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Barcelona - Am I the only one who wasn't blown away?

Barcelona - Am I the only one who wasn't blown away?

Aug 23rd, 2015, 07:59 AM
Join Date: Feb 2009
Posts: 5,934

Thanks, haven't been to Casa Almirall, should be on the list for a risky Raval night in a not so distant future.
kimhe is offline  
Aug 24th, 2015, 02:07 PM
Join Date: Sep 2011
Posts: 17
I, too, prefer Madrid to Barcelona. I have been to both cities several times and if I had to choose between them for another visit, it would be to Madrid.

I prefer the selection and the quality of the restaurants in Madrid. I also have had rude wait staff in Barcelona, but to be fair I have had more than my share of indifferent waiters in Madrid. And, probably most importantly, I definitely prefer Madrid's museums, hands down!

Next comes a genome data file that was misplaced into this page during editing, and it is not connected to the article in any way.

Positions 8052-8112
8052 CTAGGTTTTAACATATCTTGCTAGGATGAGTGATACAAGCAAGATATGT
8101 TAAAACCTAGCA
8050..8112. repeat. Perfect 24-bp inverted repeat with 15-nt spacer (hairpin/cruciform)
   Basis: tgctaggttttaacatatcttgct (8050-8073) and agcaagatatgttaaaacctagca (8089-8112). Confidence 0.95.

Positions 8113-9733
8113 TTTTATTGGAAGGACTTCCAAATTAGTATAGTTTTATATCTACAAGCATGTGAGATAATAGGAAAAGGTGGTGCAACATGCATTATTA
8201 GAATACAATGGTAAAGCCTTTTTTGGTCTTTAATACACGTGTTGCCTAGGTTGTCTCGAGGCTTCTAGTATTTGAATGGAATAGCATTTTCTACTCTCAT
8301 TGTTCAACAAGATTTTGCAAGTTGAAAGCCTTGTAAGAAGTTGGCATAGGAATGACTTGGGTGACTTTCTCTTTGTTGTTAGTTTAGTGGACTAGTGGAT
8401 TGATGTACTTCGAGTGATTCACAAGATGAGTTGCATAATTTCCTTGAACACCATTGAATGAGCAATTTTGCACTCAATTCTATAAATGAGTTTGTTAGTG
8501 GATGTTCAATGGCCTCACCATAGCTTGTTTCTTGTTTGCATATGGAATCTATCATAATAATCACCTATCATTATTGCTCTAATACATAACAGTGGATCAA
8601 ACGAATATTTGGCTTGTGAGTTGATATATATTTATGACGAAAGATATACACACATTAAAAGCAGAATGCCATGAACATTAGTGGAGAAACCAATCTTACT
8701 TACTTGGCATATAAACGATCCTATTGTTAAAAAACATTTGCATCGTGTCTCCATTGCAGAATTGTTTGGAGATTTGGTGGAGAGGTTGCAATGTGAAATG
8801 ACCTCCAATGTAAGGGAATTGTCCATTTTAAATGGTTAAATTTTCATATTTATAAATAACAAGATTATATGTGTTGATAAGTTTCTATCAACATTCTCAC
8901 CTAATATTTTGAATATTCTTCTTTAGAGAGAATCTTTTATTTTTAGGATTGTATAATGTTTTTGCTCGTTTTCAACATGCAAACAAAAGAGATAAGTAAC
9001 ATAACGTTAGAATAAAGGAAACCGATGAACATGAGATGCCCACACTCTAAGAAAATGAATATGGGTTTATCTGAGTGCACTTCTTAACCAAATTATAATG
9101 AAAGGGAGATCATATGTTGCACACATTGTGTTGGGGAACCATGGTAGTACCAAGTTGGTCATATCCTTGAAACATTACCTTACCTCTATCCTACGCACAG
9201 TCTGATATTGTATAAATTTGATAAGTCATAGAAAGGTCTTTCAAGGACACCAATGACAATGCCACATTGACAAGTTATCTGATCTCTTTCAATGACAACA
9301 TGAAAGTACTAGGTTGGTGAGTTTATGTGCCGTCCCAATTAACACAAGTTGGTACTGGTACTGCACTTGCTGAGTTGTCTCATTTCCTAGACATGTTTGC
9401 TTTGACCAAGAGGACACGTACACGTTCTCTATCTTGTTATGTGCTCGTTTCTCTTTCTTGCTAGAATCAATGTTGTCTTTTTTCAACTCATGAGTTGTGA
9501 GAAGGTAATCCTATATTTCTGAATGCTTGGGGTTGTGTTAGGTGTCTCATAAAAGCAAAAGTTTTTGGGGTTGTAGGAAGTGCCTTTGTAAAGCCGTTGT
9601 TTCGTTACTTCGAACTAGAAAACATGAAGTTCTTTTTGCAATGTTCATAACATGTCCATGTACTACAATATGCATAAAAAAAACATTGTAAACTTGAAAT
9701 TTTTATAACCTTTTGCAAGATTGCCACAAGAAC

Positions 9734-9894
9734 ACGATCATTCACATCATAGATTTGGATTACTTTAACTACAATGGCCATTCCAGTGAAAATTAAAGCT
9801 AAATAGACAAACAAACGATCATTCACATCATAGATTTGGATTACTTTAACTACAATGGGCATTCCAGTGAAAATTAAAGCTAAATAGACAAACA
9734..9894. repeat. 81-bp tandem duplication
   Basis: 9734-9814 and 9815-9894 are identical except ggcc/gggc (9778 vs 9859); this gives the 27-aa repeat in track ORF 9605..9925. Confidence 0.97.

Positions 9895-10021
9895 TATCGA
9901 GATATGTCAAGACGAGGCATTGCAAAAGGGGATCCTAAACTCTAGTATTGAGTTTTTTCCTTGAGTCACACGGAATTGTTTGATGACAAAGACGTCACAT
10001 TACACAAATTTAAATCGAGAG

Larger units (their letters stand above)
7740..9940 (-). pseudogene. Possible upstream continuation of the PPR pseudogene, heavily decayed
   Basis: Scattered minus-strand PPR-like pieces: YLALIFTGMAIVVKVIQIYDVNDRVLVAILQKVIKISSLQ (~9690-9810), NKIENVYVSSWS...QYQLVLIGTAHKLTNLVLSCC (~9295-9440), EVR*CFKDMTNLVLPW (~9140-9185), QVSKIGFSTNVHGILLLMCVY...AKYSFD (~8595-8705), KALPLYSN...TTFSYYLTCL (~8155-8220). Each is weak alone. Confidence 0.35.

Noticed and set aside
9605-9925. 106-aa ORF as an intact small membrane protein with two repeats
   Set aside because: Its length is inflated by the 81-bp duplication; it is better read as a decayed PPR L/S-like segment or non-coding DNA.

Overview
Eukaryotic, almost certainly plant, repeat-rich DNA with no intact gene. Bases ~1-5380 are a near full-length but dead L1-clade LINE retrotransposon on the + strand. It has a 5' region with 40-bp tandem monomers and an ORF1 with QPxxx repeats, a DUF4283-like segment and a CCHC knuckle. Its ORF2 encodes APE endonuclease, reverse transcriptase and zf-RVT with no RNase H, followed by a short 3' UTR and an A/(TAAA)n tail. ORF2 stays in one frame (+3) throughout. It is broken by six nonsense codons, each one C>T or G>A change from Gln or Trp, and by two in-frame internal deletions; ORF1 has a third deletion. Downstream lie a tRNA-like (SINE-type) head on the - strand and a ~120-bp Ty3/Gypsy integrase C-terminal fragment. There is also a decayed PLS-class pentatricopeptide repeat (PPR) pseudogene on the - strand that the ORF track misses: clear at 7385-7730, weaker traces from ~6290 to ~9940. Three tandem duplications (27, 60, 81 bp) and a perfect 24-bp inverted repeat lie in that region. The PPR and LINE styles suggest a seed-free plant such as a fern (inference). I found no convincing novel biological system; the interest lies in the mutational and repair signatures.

It is really a matter of personal choice. I really don't like Venice all that much either - so why I have visited there a half a dozen times u=in the past 15 years ...
jack333 is offline  
Aug 24th, 2015, 09:40 PM
Join Date: Mar 2013
Posts: 516
I loved both Madrid and Sevilla from the first moment I arrived... and I'd love to go back to both.

I've not been to Barcelona, and after hearing and reading so many negative things about it, I'm not sure if I ever care to go. This thread is not doing anything to change my mind.
I've seen photos of the Gaudi architecture and it's not something I feel compelled to see in person, although I admit, it is interesting.

I would very much like to visit Girona and the northern part of Catalonia, and I've considered a trip where we'd stay in Girona, and take a day trip to Barcelona, just to say I went..

I also would want to visit Valencia, Malaga, and other Spanish cities I've not yet visited, before going to Barcelona.

The way Loacker felt about Barcelona was how my daughter felt about Paris. She was extremely disappointed and found the city "ugly", "dirty" and too crowded. She did like the museums and historical sites, but didn't appreciate the city itself.